Hyderabad’s first hospital built in 1595, Dar-ul-Shifa, still standing

Yunus Y. Lasania

Hyderabad: With the coronavirus (COVID-19) pandemic raging and the Osmania General Hospital’s (OGH) heritage structure facing an existential crisis, the focus has been on Hyderabad’s medical facilities and public health infrastructure. What many of us perhaps don’t realise is that the city, right from its foundations in 1591, had a public hospital, which also doubled up as a medical college, called Dar-ul-Shifa.

The Dar-ul-Shifa, built by Hyderabad’s founder Mohammed Quli Qutb Shah, is not a functional hospital anymore, but houses the ‘Alawa-e-Sartauk’ Ashurkhana and a modern school today. Dar-ul-Shifa was constructed in 1595, and was built as a secular architecture in the Deccan, according to historian H. K. Sherwani, who wrote a book on the city and its founder titled ‘Mohammad Quli Qutb Shah – The Founder of Hyderabad’.

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When Dar-ul-Shifa was constructed, it was done so to serve the medical needs of Hyderabad’s population. Built on an area of 25,000 square feet originally, it is a double-storied structure, which had rooms on the eastern, western and southern wings. The structure was built with stairs leading to the top of the building, which would allow patients to get fresh air. It was a medical college and hospital where Unani medicine was practiced.

The old hospital also houses the ‘Alawa-e-Sartauk’, where it is believed that a part of the fetters (a chain or manacle used to restrain a prisoner) from the fourth Shia Imam Zain-ul-Abidin have been kept as an ‘Alam’, which was supposedly brought to the city in the 17th century under the Qutb Shahi period (1518-1687).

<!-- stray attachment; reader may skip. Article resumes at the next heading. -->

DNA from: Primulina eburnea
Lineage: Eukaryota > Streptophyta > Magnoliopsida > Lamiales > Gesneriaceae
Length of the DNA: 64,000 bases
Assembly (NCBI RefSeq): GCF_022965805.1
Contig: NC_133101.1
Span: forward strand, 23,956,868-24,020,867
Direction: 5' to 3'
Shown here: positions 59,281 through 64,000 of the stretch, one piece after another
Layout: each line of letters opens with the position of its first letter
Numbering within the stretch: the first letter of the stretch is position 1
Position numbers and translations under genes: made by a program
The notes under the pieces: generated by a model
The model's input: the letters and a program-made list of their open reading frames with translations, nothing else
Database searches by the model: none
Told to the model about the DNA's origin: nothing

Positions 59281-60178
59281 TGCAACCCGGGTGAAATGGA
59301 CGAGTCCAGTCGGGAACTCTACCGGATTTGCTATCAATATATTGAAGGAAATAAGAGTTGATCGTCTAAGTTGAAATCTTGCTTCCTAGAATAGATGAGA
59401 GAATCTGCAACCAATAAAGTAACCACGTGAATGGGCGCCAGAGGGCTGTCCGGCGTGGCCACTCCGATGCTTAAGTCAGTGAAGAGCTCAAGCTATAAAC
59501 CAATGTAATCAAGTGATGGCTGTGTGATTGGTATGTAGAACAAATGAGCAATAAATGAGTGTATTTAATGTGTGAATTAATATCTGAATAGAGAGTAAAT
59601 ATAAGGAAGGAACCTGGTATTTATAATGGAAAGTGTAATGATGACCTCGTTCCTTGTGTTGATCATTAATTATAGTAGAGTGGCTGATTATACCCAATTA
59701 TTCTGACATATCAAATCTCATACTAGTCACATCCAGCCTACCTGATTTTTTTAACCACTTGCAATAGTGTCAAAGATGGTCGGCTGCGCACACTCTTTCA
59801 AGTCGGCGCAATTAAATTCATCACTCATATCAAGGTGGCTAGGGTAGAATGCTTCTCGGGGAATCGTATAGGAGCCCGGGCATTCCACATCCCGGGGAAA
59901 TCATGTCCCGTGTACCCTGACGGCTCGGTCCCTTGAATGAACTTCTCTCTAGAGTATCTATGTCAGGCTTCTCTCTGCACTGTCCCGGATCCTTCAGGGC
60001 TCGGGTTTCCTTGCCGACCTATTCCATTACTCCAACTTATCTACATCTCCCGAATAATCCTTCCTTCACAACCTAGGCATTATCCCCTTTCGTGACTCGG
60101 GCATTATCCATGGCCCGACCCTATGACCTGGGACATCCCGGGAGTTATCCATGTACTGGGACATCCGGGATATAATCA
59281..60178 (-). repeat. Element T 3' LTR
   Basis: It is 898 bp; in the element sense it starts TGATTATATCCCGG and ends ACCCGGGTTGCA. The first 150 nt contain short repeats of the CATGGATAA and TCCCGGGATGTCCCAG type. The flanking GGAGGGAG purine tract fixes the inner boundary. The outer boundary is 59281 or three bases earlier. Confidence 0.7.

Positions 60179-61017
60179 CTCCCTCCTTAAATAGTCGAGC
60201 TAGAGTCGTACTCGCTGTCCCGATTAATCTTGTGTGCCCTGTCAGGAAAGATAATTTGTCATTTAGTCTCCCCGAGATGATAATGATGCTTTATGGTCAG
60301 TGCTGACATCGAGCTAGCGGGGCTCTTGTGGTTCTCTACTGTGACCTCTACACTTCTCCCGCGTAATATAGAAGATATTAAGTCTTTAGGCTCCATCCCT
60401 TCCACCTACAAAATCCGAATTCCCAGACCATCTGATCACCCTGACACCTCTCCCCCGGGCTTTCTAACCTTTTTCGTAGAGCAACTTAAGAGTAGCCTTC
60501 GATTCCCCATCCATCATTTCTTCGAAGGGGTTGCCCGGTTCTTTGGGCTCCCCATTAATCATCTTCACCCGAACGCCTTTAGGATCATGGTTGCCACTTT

However, while most of Dar-ul-Shifa’s original walls still stand today the entire place is in a disreputable condition, as parts of it have been encroached upon by locals, aside from the school which also functions inside it.

“There is a lot of damage to the building due to modern interventions. The fact that it is still standing is a miracle, and shows how advanced the Qutb Shahis were in terms of architecture. If the government does not intervene and at least carry out repairs, then it will further deteriorate,” said Hyder Rizvi, a local who stays near the Dar-ul-Shifa.

More interestingly, it is also written by historians that Dar-ul-Shifa in fact functioned as an advanced medical centre, where highly experienced and learned Hakims (physician) would specialise in various diseases. The Qutb Shahi period hospital in fact had two departments, namely the proper college and the hospital itself. Today, however, it is not even a shadow of what it was. It comes alive every year during the Islamic month of Muḥarram when believers throng the place to mourn.

Background of our founders

The Qutb Shahi (Golconda) kings had initially ruled from the Golconda fort, until Mohammed Quli Qutb Shah decided to build a new city in 1591. His grandfather, Sultan Quli, had founded the kingdom in 1518. He had come from Persia. The rulers were orthodox Shia Muslims and built many Ashurkhanas, where Shia Muslims observe the mourning (before and) in memory of Imam Hussain, one of Prophet Muhammad’s grandson.

The writer is a Hyderabad-based journalist who has worked with The New Indian Express, The Hindu and Mint in the past.

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